in Opinion | 01 NOV 10
Featured in
Issue 135

Altar Modern

New approaches to evoking the idea of death

in Opinion | 01 NOV 10

Philip Pichler, Untitled, 2010. 

Is art becoming spiritual? At the open house at the Academy of Fine Arts, Hamburg, last June, some first-year students – Jasmin Böschen, Pola Fendel and Lisa Horning – showed mini-collections of small-scale works, crowded on top of each other like so many relics. At the Rijksakademie’s ‘Open’ event in November last year, some installations looked downright devotional, from the flickering candles in Melanie Bonajo’s The Grand Exploring Soul and the Point Where History Failed (2009) to the coin offerings scattered around Frank Koolen’s Lucky Jack’s (2009).

My favourite work in Hamburg was Philip Pichler’s Untitled (2010): the roof of a bus shelter turned into a wishing well with golden coins glowing auratically in the sun. Invisible to commuters waiting in the shelter, the installation could be seen only if one happened to wander out on the academy's fourth-floor balcony and look down. More than wishes, Pichler’s coins suggested the zillions in public money handed out by governments to save banks while the public itself could only dream of such assistance from above – and dream in vain, as many who lost their livelihoods ended up in these and other types of shelters.

Such installations recall Thomas Hirschhorn’s perishable monuments to late writers, such as his Ingeborg Bachmann Altar installed at Berlin’s Alexanderplatz subway station in 2006. The many delicate items remained intact, despite thousands of passers-by, from daily commuters to nocturnal revellers. Even vandals did not strike. Hirschhorn’s monument possibly had more authority and autonomy than public property because most people saw it as a makeshift memorial to someone who had died on that spot. There’s nothing like death to incite reverential distance.

In contrast to Hirschhorn, the younger artists did not memorialize the dead, and they opted for altar-like displays in an exhibition space, not a public space – except Pichler. His coins were not sacrifices, while Koolen’s Lucky Jack’s was named after a casino. Both artists seemed to explore the magical force of money, beyond purchasing power. Tossed coins represent a profanity of the religious sacrificial altar as well as the cult of capitalism. What good is money thrown away and unable to circulate?

Bonajo’s candle-lit objects – masks, stained-glass windows made with coloured tissue paper, an electric kettle – formed a ‘global mega culture, where the collectiveness of everything is increasing’, according to the artist. Fendel crowded into a corner more than 50 small drawings, photographs and private mementos, while Horning installed twice as many photographs, figurative drawings and paintings like wallpaper, from ceiling to floor. In a presentation more reminiscent of a shrine than a museum, Böschen placed framed drawings and photographs of a body over each other instead of treating the picture frames as untouchable and impassable borders.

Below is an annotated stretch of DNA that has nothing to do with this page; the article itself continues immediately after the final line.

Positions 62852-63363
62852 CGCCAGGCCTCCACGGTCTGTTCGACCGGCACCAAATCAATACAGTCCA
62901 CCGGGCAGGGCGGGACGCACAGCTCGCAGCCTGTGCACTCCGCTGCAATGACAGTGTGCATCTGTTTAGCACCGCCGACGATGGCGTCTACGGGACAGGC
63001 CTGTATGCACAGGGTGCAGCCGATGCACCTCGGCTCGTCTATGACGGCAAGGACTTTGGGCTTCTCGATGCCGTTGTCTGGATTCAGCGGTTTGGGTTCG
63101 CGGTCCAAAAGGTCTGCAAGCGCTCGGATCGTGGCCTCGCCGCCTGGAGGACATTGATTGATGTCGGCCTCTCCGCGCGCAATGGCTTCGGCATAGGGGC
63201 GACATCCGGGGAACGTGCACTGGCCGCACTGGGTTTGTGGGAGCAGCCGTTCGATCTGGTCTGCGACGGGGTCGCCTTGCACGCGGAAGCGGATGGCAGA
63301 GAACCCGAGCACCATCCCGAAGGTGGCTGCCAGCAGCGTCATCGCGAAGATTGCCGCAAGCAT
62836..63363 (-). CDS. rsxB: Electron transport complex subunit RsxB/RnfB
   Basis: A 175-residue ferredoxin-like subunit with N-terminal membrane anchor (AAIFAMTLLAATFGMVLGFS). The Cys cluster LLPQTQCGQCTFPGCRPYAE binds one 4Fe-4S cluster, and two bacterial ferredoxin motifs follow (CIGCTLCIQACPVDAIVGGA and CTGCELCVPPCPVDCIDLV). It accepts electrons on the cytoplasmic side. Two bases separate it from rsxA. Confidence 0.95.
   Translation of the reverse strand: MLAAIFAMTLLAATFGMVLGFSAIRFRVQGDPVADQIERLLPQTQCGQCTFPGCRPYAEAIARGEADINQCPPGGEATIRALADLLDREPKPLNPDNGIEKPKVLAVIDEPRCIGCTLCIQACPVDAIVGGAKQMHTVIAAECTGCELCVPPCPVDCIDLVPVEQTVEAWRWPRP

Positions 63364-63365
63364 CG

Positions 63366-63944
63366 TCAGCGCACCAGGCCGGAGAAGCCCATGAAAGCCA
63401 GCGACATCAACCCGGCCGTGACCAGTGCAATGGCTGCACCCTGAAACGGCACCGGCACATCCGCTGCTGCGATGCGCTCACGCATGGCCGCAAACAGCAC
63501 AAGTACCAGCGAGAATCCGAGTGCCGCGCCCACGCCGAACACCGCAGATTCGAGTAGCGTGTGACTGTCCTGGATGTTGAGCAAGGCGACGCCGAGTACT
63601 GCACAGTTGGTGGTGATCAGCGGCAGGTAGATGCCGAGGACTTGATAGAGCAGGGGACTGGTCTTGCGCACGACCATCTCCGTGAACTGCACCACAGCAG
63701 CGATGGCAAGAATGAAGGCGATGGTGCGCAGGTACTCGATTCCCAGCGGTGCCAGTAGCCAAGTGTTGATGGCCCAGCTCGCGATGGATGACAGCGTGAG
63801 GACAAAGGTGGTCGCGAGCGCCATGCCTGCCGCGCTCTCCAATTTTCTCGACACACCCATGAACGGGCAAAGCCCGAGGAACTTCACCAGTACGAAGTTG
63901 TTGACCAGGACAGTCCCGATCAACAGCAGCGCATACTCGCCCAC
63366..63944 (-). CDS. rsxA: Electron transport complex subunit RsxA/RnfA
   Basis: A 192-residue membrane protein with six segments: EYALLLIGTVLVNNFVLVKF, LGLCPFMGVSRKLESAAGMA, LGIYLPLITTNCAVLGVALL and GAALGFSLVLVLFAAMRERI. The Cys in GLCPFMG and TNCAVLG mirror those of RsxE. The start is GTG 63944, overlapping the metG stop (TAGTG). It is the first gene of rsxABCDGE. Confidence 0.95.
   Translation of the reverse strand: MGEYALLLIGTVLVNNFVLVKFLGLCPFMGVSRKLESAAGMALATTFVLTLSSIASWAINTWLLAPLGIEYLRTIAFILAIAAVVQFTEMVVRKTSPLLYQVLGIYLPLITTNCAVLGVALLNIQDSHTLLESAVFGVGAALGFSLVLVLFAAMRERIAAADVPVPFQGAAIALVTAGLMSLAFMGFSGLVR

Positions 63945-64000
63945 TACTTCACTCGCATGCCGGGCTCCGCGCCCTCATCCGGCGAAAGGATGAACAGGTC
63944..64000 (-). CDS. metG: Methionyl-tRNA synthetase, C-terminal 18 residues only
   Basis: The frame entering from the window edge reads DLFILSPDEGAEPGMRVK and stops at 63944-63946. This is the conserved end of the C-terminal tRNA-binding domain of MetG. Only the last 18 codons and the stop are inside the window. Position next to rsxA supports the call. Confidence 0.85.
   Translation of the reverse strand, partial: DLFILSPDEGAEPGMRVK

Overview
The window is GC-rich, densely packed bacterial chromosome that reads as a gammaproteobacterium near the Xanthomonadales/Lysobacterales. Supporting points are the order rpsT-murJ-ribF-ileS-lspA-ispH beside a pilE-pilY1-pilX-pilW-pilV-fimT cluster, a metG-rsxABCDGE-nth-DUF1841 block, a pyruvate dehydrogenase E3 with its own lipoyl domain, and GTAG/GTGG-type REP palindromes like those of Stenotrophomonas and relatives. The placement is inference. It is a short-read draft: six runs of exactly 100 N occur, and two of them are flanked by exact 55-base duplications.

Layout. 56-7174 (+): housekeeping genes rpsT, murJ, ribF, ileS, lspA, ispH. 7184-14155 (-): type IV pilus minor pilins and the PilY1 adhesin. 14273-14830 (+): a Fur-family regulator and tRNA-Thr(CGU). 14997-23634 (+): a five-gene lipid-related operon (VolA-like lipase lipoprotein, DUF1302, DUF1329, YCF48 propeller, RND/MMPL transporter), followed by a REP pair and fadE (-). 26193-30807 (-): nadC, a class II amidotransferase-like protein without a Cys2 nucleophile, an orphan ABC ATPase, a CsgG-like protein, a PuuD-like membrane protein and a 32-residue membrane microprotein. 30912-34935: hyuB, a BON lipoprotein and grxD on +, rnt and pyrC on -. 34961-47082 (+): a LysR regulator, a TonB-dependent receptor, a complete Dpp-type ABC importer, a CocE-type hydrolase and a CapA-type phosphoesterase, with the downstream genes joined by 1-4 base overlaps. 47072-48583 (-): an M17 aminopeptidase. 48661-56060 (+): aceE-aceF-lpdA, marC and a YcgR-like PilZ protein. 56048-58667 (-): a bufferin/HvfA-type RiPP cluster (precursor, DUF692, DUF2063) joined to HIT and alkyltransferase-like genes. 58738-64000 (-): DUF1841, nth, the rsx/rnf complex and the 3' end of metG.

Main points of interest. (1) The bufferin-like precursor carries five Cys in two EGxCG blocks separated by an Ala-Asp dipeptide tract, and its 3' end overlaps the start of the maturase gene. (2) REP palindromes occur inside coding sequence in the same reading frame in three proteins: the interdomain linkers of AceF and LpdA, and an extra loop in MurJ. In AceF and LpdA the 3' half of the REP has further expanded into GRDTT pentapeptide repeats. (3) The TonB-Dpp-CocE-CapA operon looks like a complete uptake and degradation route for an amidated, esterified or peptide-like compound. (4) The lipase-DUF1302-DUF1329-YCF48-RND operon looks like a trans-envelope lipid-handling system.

As Böschen’s overlapping frames suggest, the sacred cult value proper to religions may be infringing upon the secular exhibition value proper to museums, although such an infringement does not always involve a religious faith. Walter Benjamin famously made the distinction between cult value and exhibition value, while noting how German Idealists confounded these polar opposites in the profane idea of beauty. Consider the ritual of art lovers in the 18th century travelling to Florence – or these days, to the Venice Biennale (next year the Vatican will have its first national pavilion). Today, celebrity culture confounds a cult value of followers (fans, rss feeds, Facebook friends) with an exhibition value of visibility (paparazzi shots, Flickr, YouTube). The aura is no longer Benjamin’s sense of ‘distance, however close’, but thrives in mobility, omnipresence and instantaneous proximity.

While the works at the Rijksakademie and the Hamburg academy drew on both cult and exhibition values, I don’t believe the artists were extolling celebrity culture, beauty or religion. These works had a singular presence without uniqueness – it’s hard to ignore, or to individualize, piles of objects. For me, they gained authority and autonomy by evoking the idea of death instead of dead people. In a global mega culture where the collectiveness of everything is increasing, death can distinguish an art work from everything else.

Another hint lies in Seth Price’s essay ‘Dispersion’ (2002), which examines how our culture of online sharing frustrates the monumental model of public sculpture. Situated at a singular point in space and time, traditional public sculpture requires direct communal experience, which the Internet makes obsolete. Since collective experience is increasingly based on simultaneous, distant and private experiences, sharing physical space becomes a monumental pilgrimage for any sculpture, not just public sculpture. Younger artists – digital natives thriving on circulation – may view any object that stays put at a singular point in space and time like a tossed coin: out of circulation, if not dead. While mourning direct communal experience, these artists may view death as the last way to bring people physically together.